Video Email

NEXT YEAR?!??!?!?!??! I don’t know how the person who organized the meeting took that so well. I feel bad that I was not there to say “we can do this next week, no problem”. But, I don’t know if ‘the committee’ would have allowed it.  Scripts to write, lighting to get set, sound checks, and more…. ridiculous.

Next Monday, Part 2 – Creating a video.. good, cheap and fast [pick 2].

Taking Chats to a new level

Posted by Brad J. Ward | Posted in Analytics, Blogging, Higher Education, Lifecasting, Recruitment, Research, Technology, Thoughts, Video, Web | Posted on 30-10-2008-05-2008

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Last night we had our Butler Bloggers Chat, which we do once a semester. It always has more students join than any other chat we do (What is Diversity at Butler University? Chat, Admitted Student Chat, Pharmacy Chat, International Student Chat, to name a few).

Last night the chat was from 8-10pm (I’ve done 7-9, 8-10, and 9-11pm.  8-10pm has been the most popular.) and we had 132 students come through. Last week’s diversity chat from 7-9pm had 22, for comparison, with the same group of students invited.

To learn more about the methods of promotion/emailing about the chat, read this post from last April.  For this post, I’d like to touch on some new methods I experimented with last night.

During last semester’s chat, I learned a few things:

Read the rest of this entry »

Interview Week: Pauline from “The ‘C’ Word”

Posted by Brad J. Ward | Posted in Higher Education, Interview, Recruitment, Video, Vlogging, YouTube | Posted on 14-10-2008-05-2008

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This is part 2 of Interview Week at SquaredPeg.  Missed yesterday? Click below.
Interview Week [Part 1]: Jordan Goldman, CEO of Unigo.com
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A while back I listed “The ‘C’ Word” as a top 5 blog you should probably be reading. Pauline, the creator of the site and SquaredPeg fan, saw that I was going to be in Seattle for NACAC so she sent me an email and we met up to chat. She is a freshman at Seattle U and is fresh out of the recruitment cycle.

Here is a quick video interview with her about college and admissions.  Enjoy! And don’t forget to check out “The ‘C’ Word“.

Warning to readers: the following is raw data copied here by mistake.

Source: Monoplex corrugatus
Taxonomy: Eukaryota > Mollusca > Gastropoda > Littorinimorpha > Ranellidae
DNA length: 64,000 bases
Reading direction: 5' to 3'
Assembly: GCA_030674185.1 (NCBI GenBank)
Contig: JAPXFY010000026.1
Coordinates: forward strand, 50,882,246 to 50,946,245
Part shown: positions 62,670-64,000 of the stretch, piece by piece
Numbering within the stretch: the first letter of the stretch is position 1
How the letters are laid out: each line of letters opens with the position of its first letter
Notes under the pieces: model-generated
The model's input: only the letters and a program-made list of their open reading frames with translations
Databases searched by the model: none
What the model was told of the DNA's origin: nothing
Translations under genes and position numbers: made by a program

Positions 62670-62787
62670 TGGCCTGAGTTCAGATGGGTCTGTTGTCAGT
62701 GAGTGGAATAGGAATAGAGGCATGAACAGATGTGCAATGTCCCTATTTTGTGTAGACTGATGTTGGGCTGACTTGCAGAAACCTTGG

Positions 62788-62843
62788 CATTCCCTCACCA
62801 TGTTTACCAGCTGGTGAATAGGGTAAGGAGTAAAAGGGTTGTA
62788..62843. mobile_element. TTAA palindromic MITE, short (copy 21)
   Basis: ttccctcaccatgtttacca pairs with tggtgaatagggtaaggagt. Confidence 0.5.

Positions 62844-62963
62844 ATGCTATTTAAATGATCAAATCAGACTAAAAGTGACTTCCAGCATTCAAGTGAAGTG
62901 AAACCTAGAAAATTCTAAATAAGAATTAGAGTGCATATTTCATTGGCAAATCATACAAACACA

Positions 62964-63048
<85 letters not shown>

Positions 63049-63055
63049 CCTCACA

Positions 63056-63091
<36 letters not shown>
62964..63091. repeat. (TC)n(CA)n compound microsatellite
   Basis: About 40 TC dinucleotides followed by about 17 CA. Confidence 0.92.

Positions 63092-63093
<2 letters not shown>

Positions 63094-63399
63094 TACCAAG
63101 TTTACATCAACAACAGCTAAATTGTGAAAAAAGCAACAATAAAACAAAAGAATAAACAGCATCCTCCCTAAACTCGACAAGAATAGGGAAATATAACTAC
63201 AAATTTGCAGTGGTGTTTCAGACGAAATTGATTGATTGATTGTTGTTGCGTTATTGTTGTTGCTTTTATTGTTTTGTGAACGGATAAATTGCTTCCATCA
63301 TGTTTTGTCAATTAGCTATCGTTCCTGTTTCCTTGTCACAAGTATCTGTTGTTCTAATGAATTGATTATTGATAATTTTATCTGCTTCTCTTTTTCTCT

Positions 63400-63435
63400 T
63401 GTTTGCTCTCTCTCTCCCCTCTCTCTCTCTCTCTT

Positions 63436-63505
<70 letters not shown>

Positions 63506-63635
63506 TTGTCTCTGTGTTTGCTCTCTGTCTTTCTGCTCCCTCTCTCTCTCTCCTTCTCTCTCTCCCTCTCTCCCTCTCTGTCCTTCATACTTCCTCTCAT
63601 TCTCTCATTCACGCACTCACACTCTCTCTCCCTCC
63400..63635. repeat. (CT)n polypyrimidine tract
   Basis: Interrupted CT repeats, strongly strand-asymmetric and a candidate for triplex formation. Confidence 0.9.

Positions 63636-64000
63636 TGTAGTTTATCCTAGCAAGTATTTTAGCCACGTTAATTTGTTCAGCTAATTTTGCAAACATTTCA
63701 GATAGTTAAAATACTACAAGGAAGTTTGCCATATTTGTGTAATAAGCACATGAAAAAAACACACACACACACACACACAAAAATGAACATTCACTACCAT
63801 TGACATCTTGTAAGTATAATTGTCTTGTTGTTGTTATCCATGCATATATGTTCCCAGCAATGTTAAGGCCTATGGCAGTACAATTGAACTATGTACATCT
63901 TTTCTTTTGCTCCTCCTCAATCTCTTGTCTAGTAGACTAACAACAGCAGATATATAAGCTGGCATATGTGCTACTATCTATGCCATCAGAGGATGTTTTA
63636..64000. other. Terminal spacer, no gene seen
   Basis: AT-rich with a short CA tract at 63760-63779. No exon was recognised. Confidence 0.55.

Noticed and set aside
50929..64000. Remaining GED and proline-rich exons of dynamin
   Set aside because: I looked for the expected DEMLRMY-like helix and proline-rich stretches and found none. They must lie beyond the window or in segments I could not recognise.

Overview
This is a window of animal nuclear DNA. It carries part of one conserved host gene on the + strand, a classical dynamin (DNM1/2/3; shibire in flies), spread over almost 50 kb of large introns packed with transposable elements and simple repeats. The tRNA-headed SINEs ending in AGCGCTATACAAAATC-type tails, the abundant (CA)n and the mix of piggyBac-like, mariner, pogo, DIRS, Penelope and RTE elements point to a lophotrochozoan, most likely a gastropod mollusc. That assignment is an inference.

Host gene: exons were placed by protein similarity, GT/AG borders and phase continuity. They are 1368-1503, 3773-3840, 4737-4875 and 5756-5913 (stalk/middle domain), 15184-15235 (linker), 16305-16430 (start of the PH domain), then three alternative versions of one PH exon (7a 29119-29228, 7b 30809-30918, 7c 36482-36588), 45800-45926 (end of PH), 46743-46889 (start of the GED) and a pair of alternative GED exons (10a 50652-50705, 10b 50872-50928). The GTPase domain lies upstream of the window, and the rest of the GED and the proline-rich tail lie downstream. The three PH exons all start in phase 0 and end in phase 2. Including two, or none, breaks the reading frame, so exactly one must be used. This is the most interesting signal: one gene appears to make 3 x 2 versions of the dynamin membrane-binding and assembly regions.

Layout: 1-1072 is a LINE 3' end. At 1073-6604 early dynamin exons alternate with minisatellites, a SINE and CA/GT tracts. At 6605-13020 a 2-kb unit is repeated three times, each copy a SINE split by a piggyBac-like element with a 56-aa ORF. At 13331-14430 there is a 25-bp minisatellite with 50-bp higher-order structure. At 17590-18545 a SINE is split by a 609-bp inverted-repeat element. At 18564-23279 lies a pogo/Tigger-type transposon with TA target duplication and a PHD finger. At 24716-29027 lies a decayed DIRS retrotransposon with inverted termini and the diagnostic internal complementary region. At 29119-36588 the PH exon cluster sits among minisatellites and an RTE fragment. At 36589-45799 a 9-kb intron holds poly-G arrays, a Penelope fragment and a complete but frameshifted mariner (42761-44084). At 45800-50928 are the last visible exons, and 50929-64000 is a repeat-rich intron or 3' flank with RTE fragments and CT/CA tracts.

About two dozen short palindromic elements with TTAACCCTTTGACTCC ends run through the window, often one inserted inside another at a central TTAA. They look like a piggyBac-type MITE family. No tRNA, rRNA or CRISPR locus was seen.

Making a Viral Video

Posted by Brad J. Ward | Posted in Alumni, Analytics, Athletics, Blogging, Embedding, Facebook, Free, Higher Education, Marketing, Mascot, Recruitment, Research, Social Media, Technology, Thoughts, Video, Viral, Web, YouTube | Posted on 10-10-2008-05-2008

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It’s been nearly one month since I created and released the Butler Blue II video during our missing mascot fiasco (no, they were never found).

I’ve refrained from posting on this until now because I wanted to allow enough time to look at stats and analytics on the video to say if it was a success or not. Conclusion?  Success.

I’ve never been one to throw the word ‘viral‘ around.  [Example] You can’t make a video ‘viral’, it’s up to the people who watch it if they want to pass it along.   But you CAN help the video become viral by choosing your key influencers and letting it go from there.

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Review of our Youniversity.TV Experience

Posted by Brad J. Ward | Posted in Free, Video, Web | Posted on 08-09-2008-05-2008

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We just received our final video from Youniversity.tv, and I wanted to share a few thoughts on our experience with them since I know many other colleges are considering their services.

Our timeline went something like this:

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Embedding Local Videos on your Site

Posted by Brad J. Ward | Posted in Branding, Embedding, Higher Education, Video, YouTube | Posted on 29-08-2008-05-2008

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When I ran across a music video on a local Ning site called Smaller Indiana, I knew it had a place on our site.  The song, by Jon McLaughlin, is titled ‘For You, From Me’. The music video was made exclusively for the city of Indianapolis, and it is a great visual of the city.

When you think about it, you’re aren’t always just selling your campus to a student.  You’re selling the area, the city, the location.

I embedded the video on our site on a page titled ‘Around the Town‘ and another called ‘A City of Opportunity‘. You can see it by clicking either link. Indy.org also shared the .m4v file on their site, so I plan to build a branded Butler flash player to remove the Smaller Indiana link from our site and the potential that someone will click away from our site after watching the video.

What videos are out there, either on local visitor/tourist sites, YouTube, etc., that you could embed into your site?